If melted fuel escapes the reactor vessel and collects on the floor of the dry well it still needs to be continuously cooled, since it still produces decay heat even after the nuclear fission reaction has stopped. And that cooling procedure can be difficult. First, the melted fuel and debris (which could be up to 2 meters in depth) must be covered in water. That may not be possible in the Fukushima reactor buildings, because the wet wells, which are connected to the dry wells by a series of pipes, appear to have been damaged by the explosions and to be leaking. "Even if you could flood the place with water, there's no guarantee that you can keep it cool throughout," says Theofanous. "The fuel can form a crust, isolate itself from the water, and keep on eating through the concrete floor." If the fuel eats all the way through the floor, the chances of a major release of radiation into the environment go up.
Has this scenario been playing out at Fukushima Dai-1 in the three weeks since the earthquake and tsunami damaged the nuclear plant? Theofanous says that from the current reports, it's impossible to say for sure. "We don't really know where the fuel is," he says, "and the communications from the plant have been very limited and often erratic. My guess is that for the 740-megawatt reactors No. 2 and 3 that were badly damaged, most of the fuel is out and on the dry well floor. If it is there, it may keep on eating through the concrete."
But the dry well's concrete floor is probably 5 to 10 meters thick, so Theofanous says there's not an immediate risk of a release of radioactive materials via this route. "A lot of melting has to take place before you get through 5 meters of concrete," he says.
The acute concern, he says, is the radioactive water that workers have found pooled in turbine buildings and tunnels near the reactors. "It's a real Catch-22 here," he says. To keep the fuel cool workers need to keep spraying water into the reactor vessels and dry wells, he explains, but because of some still-mysterious leaks that water is being heavily contaminated with radiation, and is making its way outside. This dangerously radioactive water has "filled up all the empty spaces around, and it's ready to flow out to the ocean," says Theofanous. If the cooling process only required a modest amount of water, he says, the plant operators might be better able to cobble together a closed loop system where the radioactive elements were filtered out of the waste water to allow it to be used again. "But there's a huge amount of highly radioactive water. I still don't know how they're going to get out of this."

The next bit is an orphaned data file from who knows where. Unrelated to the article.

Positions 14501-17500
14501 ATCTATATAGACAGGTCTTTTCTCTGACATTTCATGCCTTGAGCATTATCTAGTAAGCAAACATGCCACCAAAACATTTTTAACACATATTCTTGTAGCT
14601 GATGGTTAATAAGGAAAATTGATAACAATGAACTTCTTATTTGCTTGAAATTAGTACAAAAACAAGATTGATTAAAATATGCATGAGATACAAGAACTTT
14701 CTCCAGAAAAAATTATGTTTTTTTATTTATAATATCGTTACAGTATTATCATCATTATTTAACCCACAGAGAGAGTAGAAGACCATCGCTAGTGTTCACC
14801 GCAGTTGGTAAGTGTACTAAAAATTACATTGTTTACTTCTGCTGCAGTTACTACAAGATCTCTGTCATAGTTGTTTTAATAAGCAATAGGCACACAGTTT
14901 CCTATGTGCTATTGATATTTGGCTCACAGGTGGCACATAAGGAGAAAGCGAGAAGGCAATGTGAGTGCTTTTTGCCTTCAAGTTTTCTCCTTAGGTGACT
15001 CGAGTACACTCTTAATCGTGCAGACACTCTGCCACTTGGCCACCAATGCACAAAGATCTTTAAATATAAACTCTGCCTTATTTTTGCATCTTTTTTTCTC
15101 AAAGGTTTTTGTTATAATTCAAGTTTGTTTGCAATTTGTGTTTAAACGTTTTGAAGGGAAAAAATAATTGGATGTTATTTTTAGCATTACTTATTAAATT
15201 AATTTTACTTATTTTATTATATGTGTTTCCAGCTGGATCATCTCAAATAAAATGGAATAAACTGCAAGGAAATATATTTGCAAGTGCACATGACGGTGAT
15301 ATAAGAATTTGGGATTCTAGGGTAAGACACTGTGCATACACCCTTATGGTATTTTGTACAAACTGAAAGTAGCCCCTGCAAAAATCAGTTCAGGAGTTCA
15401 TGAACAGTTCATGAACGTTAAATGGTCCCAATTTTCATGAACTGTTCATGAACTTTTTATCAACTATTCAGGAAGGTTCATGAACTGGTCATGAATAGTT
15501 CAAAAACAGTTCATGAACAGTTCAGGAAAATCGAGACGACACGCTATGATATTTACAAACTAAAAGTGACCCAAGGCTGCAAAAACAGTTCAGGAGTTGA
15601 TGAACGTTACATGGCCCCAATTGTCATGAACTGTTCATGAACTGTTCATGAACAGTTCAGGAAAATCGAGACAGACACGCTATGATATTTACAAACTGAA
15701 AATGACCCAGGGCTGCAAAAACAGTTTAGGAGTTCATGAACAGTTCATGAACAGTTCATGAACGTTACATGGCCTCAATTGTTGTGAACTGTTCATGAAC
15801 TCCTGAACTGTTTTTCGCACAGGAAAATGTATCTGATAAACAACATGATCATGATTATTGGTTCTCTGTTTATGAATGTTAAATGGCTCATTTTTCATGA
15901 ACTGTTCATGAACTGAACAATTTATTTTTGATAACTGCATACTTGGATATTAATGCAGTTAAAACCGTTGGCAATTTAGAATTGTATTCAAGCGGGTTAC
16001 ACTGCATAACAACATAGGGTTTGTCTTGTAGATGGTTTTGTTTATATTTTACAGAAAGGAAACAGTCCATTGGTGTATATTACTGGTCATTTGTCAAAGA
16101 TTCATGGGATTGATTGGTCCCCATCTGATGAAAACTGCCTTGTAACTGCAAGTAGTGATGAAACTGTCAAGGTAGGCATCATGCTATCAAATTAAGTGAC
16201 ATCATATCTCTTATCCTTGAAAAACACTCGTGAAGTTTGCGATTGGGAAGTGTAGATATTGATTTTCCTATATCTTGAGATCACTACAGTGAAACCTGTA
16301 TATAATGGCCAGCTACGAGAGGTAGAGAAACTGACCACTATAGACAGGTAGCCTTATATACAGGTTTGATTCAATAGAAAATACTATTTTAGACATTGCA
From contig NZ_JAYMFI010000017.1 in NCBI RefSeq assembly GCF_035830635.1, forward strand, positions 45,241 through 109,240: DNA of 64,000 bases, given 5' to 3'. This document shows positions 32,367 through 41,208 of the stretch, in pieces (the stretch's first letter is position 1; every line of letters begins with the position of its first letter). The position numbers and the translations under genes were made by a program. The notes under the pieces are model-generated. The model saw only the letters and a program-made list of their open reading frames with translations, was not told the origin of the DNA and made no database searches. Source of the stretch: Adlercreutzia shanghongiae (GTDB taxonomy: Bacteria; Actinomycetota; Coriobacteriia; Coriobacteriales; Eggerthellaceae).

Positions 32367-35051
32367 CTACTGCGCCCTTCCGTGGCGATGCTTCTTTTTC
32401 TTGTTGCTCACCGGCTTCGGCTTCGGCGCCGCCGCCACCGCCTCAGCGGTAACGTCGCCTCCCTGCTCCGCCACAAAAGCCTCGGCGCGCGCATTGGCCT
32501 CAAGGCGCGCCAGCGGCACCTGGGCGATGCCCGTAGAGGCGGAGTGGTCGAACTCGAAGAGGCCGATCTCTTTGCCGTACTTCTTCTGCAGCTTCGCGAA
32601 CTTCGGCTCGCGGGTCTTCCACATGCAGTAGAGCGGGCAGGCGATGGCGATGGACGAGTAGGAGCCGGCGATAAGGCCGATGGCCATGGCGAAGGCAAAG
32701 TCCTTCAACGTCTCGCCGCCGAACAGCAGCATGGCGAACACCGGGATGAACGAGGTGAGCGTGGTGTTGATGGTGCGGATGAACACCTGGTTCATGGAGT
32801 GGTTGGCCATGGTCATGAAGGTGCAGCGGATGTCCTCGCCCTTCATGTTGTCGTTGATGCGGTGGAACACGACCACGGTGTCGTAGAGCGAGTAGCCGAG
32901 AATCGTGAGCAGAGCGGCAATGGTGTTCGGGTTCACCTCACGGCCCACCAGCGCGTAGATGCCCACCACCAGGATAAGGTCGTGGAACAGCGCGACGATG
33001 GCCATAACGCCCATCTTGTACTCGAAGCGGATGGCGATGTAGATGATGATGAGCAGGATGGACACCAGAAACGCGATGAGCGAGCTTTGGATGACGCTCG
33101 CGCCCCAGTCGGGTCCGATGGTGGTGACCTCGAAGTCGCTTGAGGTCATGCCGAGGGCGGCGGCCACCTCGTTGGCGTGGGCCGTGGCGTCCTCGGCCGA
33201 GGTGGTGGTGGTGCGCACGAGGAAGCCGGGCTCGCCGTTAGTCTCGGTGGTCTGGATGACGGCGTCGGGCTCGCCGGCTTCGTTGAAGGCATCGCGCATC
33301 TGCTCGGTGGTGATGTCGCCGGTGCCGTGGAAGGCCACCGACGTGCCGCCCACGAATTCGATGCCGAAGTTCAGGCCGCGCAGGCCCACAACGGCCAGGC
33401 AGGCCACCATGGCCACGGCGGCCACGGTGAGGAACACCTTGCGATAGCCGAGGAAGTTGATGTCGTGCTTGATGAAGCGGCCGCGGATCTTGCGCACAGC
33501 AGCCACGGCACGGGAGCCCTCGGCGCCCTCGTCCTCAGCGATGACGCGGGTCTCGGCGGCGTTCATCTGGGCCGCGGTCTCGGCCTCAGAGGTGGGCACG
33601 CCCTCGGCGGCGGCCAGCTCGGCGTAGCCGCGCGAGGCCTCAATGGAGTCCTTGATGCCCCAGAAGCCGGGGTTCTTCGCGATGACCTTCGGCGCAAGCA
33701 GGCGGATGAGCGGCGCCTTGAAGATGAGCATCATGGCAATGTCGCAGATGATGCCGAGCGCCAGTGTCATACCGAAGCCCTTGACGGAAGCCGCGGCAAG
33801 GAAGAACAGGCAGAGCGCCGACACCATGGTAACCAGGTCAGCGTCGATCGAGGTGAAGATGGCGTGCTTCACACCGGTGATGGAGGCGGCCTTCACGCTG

Theofanous says he encouraged the U.S. Nuclear Regulatory Commission to do further studies on whether reactors could fail disastrously days or even weeks after an initial accident. "I highlighted the importance of knowing what happens in the long-term," he says. "This doesn't exist as a problem just in Fukushima, but also all plants around the world. But they didn't want to deal with it. Moreover, they declared 'sucess' and abandoned the attempt to understand severe accidents altogether. Then I got disgusted and left the nuclear business," he says.
IMAGE: General Electric
Eliza Strickland is a senior editor at IEEE Spectrum, where she covers AI, biomedical engineering, and other topics. She holds a master’s degree in journalism from Columbia University.